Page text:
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"Your children are not your children; They are the sons and daughters of Life's longing for itself" : these lines from Kahlil Gibran's 'on children' in his book The Prophet sprung into my head, being sung by Sweet Honey in the Rock. Perhaps because I'd been reflecting on Jacqui Cousins' comments recently? And then I remembered that a group of us sung it at the close of the Study Week 1998 in Reggio Emilia: the first group to visit Reggio after the Hundred Languages of Children exhibits in Newcastle and London. It seemed a suitable valediction to a wonderful 'first encounter' with ourselves and with a place which really seeks to celebrate children: a great song for educators and parents celebrating children.
'Read more' for 'Sweet Honey's version of the poem: Glad Tidings for the New Year!
Last week, we received a very thoughtful greeting from Dr. Jacqui Cousins, who'd been browsing our Diary articles, and she's kindly agreed for us to share it.
"In the year 2015 should we really need to explain why young children have many different voices and need to play to develop at a very variable and individual pace? They need to be given ample time and opportunities to find their own confident voices ... we need to guide them creatively and thoughtfully so that the foundations for their life long learning are firmly set. In a Refocus Journal article 'On an education for being' written seven years ago, I quoted Ghandi who emphasised the need for adults to give children a good start in life because 'children are the change!' In our very troubled world it has become increasingly clear how we adults need to link even more with each other in order to be able to solve some of the problems. The Sightlines Movement and all your creative time and energy is very important in that process. Have a very Happy Christmas, Robin, and all at Sightlines!"
Her full reflection follows:
"School is not at all like billiards. When you play billiards you push the ball with a certain force and it hits the table and bounces off; there's a definite way the ball will go, depending on force and direction. Children are not at all like this, predictable. But sometimes schools function as if they were; these are schools with no joy."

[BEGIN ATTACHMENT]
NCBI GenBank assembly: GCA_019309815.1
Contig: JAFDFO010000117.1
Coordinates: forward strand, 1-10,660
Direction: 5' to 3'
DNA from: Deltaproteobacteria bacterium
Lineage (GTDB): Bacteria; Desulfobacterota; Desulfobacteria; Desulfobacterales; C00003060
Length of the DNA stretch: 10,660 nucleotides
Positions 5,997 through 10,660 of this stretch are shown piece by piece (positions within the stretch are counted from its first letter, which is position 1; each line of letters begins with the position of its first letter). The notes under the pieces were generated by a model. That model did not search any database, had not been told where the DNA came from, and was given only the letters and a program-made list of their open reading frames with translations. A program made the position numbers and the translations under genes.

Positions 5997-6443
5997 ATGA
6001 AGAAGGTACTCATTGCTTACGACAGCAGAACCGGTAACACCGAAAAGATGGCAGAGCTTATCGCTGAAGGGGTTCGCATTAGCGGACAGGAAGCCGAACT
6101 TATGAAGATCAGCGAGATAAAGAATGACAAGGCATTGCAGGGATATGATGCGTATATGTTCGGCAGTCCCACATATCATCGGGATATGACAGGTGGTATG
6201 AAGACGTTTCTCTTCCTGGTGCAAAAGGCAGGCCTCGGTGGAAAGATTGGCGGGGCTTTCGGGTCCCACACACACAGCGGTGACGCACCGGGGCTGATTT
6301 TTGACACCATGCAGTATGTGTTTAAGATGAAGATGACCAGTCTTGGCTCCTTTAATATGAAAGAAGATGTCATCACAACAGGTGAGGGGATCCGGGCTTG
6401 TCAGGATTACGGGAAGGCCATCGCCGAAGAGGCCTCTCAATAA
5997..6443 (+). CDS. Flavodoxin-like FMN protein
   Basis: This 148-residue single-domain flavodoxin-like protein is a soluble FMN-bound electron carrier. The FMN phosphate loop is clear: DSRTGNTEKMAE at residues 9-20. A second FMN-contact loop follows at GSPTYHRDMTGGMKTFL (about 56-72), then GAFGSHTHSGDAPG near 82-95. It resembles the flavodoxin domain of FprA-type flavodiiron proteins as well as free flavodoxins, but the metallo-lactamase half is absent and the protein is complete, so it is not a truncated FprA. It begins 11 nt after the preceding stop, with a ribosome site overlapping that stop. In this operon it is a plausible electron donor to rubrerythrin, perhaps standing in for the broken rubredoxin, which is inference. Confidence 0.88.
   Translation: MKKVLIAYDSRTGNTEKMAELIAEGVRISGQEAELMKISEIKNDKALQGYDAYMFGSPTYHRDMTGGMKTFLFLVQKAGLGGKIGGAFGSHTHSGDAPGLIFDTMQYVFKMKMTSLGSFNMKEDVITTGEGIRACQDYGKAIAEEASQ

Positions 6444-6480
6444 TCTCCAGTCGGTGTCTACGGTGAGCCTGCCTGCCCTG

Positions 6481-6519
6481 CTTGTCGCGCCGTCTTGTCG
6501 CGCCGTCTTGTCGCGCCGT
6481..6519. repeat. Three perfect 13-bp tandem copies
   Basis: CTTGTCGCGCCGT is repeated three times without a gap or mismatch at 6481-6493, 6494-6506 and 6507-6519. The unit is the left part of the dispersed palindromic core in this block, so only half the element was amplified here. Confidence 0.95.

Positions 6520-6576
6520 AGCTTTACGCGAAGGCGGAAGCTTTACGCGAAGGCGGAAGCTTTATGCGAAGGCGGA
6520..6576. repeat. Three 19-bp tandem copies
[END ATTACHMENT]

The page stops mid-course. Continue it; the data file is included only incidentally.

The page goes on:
This is Loris Malaguzzi discussing in 1993 the qualities of a desirable learning place. He continues:
"... We need to be open to what takes place and able to change our plans and go with what might grow at that very moment both inside the child and inside ourselves.
Each one of us needs to be able to play with the things that are coming out of the world of children. Each one of us needs to have curiosity, and we need to be able to try something new based on the ideas that we collect from the children as they go along … As life flows with the thoughts of the children, we need to be open, we need to change our ideas; we need to be comfortable with the restless nature of life. All of this changes the role of the teacher, a role that becomes much more difficult and complex. It also makes the world of the teacher more beautiful, something to become involved in."
In reflecting on our 2015 work and events, and preparing for our 2016 professional development events* and consultancies. we've been reviewing and re-selecting background material from our colleagues in Reggio Emilia by way of an introduction. You'll find this inspiring talk amongst the selection here*.
Loris Malaguzzi's words are if anything, even more true today. We all know of the joyless schools (and the dispirited educators who feel they have to leave them). And yes, they can certainly have a look and feel of a snooker hall.
But. Our experience, and our connection with the experience and determination of others, shows the more joyful possibilities.
"You've given me hope where bulls stamped,
You've given me passion where ashes lay,
You've given me life where old bones creaked,
You've given me tranquillity in a world of voices,
I can now lead.
I see the beauty in the world again."
from a reflection by 2015 course participant Stefanie Hill.
In 2016, will we submit to the insistent click-clack of the snooker hall, or inhabit the difficult (and more beautiful) world of curiosity? And which world do we want for our children?
* Do please take a look at this new programme, and the selected background material from Reggio. And like and share it and all of that. We are sure you will find useful and inspiring material here; we did.